Todd McFarlane's script flows smoothly from page to page, acting as a third-person omniscient narrator to hep reader's share in Simmons' experience.

Review: Simmons’ Past Comes To Haunt Him In SPAWN #303

SPAWN #303, available in comic book stores on Wednesday, December 4th, brings Jessica Priest face to face with her former ally Al Simmons, a.k.a. Spawn. The two used to fight alongside one another against supernatural forces seeking to destroy the world. But Priest’s recent discovery of her own Hellspawn powers has her asking questions, and she deems Simmons to be the person to answer them. The question is: Will Simmons greet her with open arms, or a fit of fury?

Simmons fights with Priest


Simmons, scarred by years of betrayals and false pretenses, reacts to Priest’s appearance in a flurry of blows. He exemplifies the “fight-or-flight” mentality in flying colors, wrapping his former ally in chains from the bowels of Hell.


Priest, responding to her predicament in a fit of rage, unleashes her newly acquired Hellspawn powers and breaks the bonds. She informs Simmons of the recent death of their mutual acquaintance, Nyx. We learn that she’d been researching the rise in Hellspawn, drawing evil supernatural beings to her doorstep. But Priest concludes it was ultimately due to Simmons spreading of the Spawn necroplasm in various people (in case he ever died and needed a back-up plan).

map of Hellspawn

Todd McFarlane’s script flows smoothly from page to page, acting as a third-person omniscient narrator to hep reader’s share in Simmons’ experience. We feel his guilt at having triggered the rise of Hellspawn beings, leading to the death of an innocent person. But the time for self-pity is short-lived; Simmons must figure out why Priest and the others’ became Hellspawn and how to face the consequences of their awakening.


McFarlane, Jason Shawn Alexander, and Peter Steigerwald’s illustrations for this issue worked together beautifully. Each scene is cast within dark shadows, revealing Simmons, Priest, and the other characters via dim lights and sharp, jagged lines.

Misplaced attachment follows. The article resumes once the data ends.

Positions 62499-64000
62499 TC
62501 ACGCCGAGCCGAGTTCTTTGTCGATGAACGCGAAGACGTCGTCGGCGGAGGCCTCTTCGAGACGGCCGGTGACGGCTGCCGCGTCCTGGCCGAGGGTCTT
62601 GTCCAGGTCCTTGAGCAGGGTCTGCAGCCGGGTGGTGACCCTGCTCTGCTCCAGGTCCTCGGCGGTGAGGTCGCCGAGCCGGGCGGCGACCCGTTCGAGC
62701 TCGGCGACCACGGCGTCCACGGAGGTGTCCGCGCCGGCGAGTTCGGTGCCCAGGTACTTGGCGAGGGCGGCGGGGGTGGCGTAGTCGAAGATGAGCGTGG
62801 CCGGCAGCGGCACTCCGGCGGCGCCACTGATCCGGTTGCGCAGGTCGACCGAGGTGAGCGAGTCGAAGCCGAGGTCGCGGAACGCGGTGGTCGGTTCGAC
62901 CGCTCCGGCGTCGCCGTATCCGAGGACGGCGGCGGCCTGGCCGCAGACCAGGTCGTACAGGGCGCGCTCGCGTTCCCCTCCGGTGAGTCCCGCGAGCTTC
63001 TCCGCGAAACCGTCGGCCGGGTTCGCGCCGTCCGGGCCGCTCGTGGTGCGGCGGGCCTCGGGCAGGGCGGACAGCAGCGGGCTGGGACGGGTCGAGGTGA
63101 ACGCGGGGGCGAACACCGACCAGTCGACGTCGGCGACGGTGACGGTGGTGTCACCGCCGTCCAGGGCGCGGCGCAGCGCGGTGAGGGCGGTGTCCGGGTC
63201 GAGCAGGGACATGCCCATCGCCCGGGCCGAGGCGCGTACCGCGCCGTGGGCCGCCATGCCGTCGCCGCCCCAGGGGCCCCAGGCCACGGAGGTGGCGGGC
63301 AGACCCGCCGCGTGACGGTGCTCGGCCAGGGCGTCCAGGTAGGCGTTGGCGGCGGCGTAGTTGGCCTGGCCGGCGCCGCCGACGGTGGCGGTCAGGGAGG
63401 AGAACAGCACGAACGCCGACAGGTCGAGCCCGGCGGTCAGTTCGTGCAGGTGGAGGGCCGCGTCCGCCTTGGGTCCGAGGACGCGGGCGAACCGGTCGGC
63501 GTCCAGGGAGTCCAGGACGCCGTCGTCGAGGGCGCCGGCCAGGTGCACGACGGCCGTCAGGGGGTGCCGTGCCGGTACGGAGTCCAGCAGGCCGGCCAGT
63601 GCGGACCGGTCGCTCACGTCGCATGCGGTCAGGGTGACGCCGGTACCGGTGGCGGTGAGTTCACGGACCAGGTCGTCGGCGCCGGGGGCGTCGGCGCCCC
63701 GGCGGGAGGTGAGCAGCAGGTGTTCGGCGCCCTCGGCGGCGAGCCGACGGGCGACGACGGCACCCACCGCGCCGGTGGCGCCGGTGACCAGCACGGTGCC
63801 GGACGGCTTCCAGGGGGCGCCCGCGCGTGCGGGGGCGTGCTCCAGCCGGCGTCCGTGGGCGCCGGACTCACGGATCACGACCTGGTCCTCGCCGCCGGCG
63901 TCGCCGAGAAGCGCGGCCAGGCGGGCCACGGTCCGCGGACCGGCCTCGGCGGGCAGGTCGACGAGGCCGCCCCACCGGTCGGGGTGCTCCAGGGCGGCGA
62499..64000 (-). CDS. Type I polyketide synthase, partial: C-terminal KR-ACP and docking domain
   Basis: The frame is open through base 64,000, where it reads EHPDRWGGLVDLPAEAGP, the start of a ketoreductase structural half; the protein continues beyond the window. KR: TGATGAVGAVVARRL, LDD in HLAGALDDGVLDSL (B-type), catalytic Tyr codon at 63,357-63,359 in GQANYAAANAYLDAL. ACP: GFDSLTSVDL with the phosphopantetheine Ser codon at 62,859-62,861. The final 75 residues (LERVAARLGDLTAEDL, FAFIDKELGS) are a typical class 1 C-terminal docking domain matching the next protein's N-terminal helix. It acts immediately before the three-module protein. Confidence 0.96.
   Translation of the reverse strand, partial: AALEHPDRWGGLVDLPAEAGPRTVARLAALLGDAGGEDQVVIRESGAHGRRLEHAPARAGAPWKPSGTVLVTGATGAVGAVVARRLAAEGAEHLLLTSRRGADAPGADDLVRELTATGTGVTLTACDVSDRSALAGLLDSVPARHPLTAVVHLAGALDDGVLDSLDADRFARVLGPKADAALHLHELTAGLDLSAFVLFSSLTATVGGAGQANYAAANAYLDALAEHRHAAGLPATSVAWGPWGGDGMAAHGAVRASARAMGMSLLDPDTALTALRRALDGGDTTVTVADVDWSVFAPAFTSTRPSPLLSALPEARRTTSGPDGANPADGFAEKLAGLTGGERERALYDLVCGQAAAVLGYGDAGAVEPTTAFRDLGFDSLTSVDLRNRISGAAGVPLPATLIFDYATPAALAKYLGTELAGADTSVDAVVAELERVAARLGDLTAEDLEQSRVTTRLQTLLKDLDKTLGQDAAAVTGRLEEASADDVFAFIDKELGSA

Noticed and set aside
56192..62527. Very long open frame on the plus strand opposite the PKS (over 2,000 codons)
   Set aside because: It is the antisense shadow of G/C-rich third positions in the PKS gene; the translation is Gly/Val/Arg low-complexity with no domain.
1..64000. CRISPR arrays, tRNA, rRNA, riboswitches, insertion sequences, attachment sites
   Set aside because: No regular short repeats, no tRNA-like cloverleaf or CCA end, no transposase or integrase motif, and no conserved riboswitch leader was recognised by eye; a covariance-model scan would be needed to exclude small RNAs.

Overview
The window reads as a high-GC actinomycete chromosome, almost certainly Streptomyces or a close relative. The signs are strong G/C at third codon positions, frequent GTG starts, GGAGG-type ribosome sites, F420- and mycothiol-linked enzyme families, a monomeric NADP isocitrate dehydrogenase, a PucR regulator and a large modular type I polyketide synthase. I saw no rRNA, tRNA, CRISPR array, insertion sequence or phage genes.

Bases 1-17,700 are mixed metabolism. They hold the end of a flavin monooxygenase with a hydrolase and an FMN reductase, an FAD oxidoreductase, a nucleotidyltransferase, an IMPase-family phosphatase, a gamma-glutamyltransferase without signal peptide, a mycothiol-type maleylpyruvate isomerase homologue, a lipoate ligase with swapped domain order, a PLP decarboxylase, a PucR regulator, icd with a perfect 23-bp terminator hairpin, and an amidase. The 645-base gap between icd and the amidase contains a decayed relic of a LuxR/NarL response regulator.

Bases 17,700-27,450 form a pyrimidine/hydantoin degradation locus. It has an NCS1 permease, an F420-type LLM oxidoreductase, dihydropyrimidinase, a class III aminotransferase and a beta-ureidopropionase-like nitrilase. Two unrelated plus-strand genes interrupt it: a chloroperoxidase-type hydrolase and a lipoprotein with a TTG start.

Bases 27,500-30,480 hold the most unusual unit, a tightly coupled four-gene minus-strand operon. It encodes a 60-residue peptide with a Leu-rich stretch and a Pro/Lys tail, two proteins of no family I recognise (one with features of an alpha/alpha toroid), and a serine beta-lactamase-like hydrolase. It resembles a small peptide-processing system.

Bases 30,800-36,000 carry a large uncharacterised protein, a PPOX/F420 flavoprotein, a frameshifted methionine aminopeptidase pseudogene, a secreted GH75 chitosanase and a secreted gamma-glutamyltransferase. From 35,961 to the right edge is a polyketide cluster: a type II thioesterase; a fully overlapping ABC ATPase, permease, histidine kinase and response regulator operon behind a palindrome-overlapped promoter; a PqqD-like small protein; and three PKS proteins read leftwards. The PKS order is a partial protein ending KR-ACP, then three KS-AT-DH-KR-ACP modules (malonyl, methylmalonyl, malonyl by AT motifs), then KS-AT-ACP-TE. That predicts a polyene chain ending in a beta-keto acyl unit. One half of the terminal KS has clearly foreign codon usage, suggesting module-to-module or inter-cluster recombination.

Tom Orzechowski’s lettering was a great asset as well. The stark differences in size and color between Simmons and Priest’s voices when in Hellspawn form emphasizes the raw emotion felt by the characters.

Comic Covers

Cover A

Francesco Mattina’s main cover artwork features Simmons rising out of a hellish swamp in Spawn form, giving leaders an up close view of the titular character and his growing power.

Cover B

McFarlane’s wonderful Cover B features the mysterious medieval version of Spawn, a character teased in this issue. This makes us wonder if the character was one of those Hellspawn awakened in recent issues.

Cover C

Taking on Cover C as well, McFarlane uses the same illustration from Cover B but removes all color. This offers up a more mysterious vibe than the original.


The tale told within SPAWN #303 dives deeper into the possibility of multiple Hellspawn creatures walking the Earth. As if warring demons and angels wasn’t enough, Simmons will have to deal with the ramifications of his actions in future issues.

Do you think the newly created Hellspawn beings will fight on Simmons’ side? Let us know in the comments below!

Corey Patterson
Corey Patterson
A comic book nerd and reviewer with a special interest in the underlying themes of superhero, sci-fi and fantasy stories. He enjoys writing for Monkeys Fighting Robots, Pop Culture and Theology and other publications.
Todd McFarlane's script flows smoothly from page to page, acting as a third-person omniscient narrator to hep reader's share in Simmons' experience.Review: Simmons' Past Comes To Haunt Him In SPAWN #303